I don't believe i've ever attempted welding two pieces of leaf spring in a gas forge,

You don't BELIEVE? Don't you KNOW if you've welded leaf spring in a gas forge?

You might want to just let it lay Anvil, you are commenting on something you have no experience with as can be shown by your attempting to compare a properly tended coke fire with a very different set of conditions. 

The conditions created by tuning a propane forge to reliably weld without flux would pump out dangerous levels of Carbon Monoxide in the exhaust.

I'm not about to try and convince you of something your traditional prejudices say isn't true. 

I'm just offering you a little friendly advice and suggesting you stop trying to explain away something you have no experience with. 

Frosty The Lucky.

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18 hours ago, anvil said:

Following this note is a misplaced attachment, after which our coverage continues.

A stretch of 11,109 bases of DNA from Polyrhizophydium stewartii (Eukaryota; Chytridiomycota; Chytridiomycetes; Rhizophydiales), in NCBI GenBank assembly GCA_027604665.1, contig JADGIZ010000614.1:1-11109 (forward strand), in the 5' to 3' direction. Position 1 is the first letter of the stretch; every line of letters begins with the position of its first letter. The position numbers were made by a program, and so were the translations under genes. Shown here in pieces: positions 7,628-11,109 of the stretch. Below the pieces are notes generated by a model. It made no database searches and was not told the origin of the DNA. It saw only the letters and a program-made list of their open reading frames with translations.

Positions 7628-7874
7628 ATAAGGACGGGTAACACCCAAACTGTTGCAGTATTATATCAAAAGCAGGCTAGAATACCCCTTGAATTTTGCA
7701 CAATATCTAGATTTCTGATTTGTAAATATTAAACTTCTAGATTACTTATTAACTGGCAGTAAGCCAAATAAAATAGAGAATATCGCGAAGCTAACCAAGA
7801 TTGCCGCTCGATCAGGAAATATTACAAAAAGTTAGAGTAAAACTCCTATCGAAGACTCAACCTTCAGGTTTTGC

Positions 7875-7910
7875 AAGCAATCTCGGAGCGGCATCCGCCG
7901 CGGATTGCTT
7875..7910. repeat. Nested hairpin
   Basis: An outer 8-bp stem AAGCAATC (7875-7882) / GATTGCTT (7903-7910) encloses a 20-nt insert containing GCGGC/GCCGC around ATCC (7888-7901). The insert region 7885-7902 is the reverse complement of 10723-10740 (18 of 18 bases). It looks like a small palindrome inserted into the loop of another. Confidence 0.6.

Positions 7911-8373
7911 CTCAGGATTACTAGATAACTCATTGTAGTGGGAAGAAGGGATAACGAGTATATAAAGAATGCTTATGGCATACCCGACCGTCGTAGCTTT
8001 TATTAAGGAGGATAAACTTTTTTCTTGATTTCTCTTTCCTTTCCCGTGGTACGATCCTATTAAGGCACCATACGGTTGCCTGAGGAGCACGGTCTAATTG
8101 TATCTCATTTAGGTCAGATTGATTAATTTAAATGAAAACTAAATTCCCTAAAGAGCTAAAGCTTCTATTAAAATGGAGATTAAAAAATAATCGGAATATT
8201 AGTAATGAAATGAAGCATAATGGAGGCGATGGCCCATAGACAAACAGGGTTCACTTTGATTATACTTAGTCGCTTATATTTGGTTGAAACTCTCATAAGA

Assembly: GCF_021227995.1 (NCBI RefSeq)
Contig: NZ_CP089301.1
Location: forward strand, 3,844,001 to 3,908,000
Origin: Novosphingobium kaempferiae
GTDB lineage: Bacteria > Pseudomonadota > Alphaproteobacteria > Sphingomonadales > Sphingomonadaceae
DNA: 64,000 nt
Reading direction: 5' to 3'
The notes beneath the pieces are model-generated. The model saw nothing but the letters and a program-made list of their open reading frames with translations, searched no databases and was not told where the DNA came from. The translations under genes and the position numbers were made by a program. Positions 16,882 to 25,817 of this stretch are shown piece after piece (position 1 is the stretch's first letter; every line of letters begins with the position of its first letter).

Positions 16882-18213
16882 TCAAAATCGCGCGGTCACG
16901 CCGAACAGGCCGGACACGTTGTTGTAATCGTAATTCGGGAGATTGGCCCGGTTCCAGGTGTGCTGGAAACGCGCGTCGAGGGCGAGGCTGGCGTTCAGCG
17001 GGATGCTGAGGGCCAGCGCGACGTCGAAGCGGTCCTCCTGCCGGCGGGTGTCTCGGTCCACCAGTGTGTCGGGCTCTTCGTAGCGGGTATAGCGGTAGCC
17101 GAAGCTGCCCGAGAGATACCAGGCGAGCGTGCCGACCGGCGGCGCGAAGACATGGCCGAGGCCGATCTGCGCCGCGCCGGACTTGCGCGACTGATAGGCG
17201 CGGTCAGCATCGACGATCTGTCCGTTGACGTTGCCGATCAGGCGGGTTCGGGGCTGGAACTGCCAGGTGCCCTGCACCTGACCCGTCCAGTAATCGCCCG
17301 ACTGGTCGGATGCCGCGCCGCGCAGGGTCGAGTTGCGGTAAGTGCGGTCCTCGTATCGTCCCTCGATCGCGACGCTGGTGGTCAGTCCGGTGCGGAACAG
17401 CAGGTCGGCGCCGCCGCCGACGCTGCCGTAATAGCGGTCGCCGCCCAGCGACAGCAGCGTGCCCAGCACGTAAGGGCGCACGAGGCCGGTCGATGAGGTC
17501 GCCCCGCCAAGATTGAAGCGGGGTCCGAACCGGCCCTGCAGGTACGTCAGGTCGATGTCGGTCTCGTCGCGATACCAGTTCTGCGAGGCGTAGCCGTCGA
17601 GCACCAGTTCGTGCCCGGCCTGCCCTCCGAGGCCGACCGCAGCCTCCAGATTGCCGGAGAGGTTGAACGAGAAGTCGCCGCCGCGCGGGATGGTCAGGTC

I'm trying not to be nitpicky, but hey.

Lol, we are all nitpicky in one way or another.

I know I may not convince anyone to try out what I am saying, and that is fine by me. I think that sadly they are missing out on something good.

As for item number one you are completely missing the point here. I am not trying to add carbon to the metal, just the weld joint.  No need for special conditions or lots of time as the carbon only needs to react with the first atomic layer in the weld.  Also, just to be clear I didn't quote You Tube, so please don't lump me in with the jumble of idiots out there. 

It honestly may NOT be a good idea for you, especially in a coke forge. But why try and stop anyone else from trying it in a propane forge? The reasons for trying it are sound, even though it doesn't seem beneficial to you. 


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tlmg, " I am not trying to add carbon to the metal". I didnt miss your point. Reread my post, its pretty clear what I'm saying. Basically, I stated what I know what carbon does when added to steel when its being made, and two ways to do this. When you do this, it changes the heat specs due to adding carbon. Its the only way I've ever heard of that carbon has an effect on steel,,, other than you.